Promoting and contributing to positive change within our industry

Positive Fashion Criteria

The British Fashion Council Positive Fashion logo celebrates the designers who are adhering to Positive Fashion principles within their businesses and in turn promoting and contributing to positive change within our industry. We encourage the whole fashion industry to promote the good news stories and come together with one voice.

Designers at London Fashion Week who have been awarded the Positive Fashion logo have been awarded for their efforts within the below criteria -  

SUSTAINABILITY – Ethics – Focuses on social, environmental and business governance to drive a more sustainable fashion future.

Protecting the Environment

Energy & Water Efficiency

Reducing your environmental impact involves thinking about the natural resources used in your production or in making the products you sell. It’s about managing those resources as efficiently as possible. Working this way can help limit your environmental impact, including on global warming – plus it can bring significant cost savings.

Chemical Management

Around 8,000 synthetic chemicals are used in the fashion, textile and footwear industry.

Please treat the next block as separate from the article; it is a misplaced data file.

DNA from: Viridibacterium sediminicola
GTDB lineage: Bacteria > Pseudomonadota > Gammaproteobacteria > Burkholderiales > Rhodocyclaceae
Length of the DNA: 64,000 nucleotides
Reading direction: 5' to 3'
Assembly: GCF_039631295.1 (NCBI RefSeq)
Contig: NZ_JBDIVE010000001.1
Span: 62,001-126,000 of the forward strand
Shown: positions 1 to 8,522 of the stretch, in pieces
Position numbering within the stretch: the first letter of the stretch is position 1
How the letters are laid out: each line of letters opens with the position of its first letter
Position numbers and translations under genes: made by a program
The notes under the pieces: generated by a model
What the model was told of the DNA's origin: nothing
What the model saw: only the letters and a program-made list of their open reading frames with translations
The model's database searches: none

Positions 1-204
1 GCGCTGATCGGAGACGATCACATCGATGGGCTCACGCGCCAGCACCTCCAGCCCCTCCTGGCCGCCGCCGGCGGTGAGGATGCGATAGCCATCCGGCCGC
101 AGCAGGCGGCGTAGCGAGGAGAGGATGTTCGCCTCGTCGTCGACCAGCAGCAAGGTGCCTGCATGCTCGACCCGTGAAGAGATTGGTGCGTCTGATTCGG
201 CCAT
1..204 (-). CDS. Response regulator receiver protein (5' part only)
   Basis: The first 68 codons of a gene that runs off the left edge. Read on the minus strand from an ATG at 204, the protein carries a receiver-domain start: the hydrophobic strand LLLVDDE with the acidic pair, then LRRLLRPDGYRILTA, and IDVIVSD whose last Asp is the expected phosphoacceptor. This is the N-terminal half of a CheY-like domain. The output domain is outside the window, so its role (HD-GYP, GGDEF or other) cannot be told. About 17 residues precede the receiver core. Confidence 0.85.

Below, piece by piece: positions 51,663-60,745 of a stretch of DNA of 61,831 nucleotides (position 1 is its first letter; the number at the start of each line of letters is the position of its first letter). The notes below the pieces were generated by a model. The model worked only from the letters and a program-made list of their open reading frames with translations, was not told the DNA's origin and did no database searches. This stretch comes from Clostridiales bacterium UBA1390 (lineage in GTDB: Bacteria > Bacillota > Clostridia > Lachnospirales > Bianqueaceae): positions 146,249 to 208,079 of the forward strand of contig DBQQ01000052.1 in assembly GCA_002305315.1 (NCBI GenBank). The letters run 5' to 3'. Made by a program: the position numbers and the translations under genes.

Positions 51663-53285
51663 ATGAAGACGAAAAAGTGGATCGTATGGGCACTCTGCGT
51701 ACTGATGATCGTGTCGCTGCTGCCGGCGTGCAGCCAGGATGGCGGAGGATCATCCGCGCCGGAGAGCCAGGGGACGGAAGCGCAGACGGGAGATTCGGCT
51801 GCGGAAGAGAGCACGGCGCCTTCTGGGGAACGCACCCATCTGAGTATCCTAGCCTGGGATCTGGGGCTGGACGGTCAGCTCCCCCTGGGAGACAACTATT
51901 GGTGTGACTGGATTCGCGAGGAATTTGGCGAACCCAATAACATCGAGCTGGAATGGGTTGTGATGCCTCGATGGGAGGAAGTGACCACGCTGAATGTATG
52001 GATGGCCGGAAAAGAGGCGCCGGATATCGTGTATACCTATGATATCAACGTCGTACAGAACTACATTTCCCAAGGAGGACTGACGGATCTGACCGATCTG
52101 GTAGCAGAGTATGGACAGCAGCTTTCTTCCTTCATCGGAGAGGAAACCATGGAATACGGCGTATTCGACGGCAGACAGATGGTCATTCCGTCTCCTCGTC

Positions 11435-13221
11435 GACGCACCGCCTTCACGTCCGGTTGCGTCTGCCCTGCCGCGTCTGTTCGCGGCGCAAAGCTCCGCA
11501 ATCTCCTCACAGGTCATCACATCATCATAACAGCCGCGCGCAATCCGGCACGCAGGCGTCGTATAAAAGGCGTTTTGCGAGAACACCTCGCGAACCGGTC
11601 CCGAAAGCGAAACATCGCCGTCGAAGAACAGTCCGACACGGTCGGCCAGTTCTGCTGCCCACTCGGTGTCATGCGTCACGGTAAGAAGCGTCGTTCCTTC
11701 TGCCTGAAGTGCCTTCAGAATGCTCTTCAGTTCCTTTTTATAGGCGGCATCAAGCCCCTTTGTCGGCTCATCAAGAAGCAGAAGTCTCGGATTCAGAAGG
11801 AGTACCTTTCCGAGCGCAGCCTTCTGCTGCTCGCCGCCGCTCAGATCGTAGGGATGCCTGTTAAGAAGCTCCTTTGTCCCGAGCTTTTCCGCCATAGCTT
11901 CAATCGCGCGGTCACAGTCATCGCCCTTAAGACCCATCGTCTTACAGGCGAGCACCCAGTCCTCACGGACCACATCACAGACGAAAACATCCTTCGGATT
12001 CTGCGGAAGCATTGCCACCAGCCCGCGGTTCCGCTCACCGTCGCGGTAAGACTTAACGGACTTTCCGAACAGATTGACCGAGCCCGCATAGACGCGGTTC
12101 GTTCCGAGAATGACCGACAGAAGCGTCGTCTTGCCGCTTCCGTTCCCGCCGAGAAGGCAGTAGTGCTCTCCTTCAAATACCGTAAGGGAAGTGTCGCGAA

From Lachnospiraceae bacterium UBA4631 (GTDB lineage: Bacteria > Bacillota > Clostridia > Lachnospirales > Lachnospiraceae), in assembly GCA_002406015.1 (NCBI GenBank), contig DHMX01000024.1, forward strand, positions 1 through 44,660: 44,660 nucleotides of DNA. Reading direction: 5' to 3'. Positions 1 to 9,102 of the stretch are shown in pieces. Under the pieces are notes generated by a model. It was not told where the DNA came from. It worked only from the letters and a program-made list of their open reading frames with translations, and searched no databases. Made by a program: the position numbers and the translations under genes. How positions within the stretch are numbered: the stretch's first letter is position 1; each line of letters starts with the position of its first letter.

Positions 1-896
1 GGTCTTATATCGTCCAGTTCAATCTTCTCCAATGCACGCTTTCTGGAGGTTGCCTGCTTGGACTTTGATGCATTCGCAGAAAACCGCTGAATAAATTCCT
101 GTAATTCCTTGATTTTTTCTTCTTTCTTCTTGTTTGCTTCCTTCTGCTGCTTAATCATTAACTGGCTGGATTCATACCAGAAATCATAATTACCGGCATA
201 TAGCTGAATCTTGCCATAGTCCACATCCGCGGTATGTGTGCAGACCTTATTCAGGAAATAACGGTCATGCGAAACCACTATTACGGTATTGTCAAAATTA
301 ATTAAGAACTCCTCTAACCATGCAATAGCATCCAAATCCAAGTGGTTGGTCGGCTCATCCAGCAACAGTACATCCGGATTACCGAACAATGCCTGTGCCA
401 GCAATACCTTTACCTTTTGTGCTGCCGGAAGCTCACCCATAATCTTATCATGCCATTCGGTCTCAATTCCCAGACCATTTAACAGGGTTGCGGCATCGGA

Think about how chemicals are used in your processes or products. How are you managing the use of hazardous chemicals? Check the regularly updated ZDHC MRSL list on restricted substances for conformity guidance.

Pollution Reduction

Pollution - of air, land and water – occurs at all stages of the supply chain. For example, 20% of global industrial water pollution comes from textile dyeing and treatment. Are you measuring the emissions from your production processes or that are attributable to your products? What are you doing to reduce these?

Recycling & Waste

Recycling treats used or waste products so they can be reused not discarded. For textiles, this can result in a drop in quality or requires items to be reprocessed into something new (eg turning old clothes into new fibre).Upcycling reuses the material or product without degrading the quality and composition of the material for its next use (eg turning bicycle tyres into jewellery).
Unlike a linear economy (make, use, dispose), a circular approach means products are designed with their eventual reuse in mind.

Environmentally Friendly Materials

Organic Materials

Pesticides and insecticides used in growing crops, primarily cotton for the fashion industry, affect our natural environment and the farmers who grow them.

Are you using organically grown cotton or other fibres? Do you have a plan to increase your use of these? Are you a 100% organic brand or manufacturer?

Other Environmentally Friendly Materials (excl organic)

Aside from organically grown fibres, there is an increasing number of more environmentally friendly alternatives to conventional textile fibres and materials. These include recycled and alternative fibres (eg hemp, nettle), closed loop and/or more sustainably produced cotton (BCI, CmIA), innovative cellulosics from waste products and several more.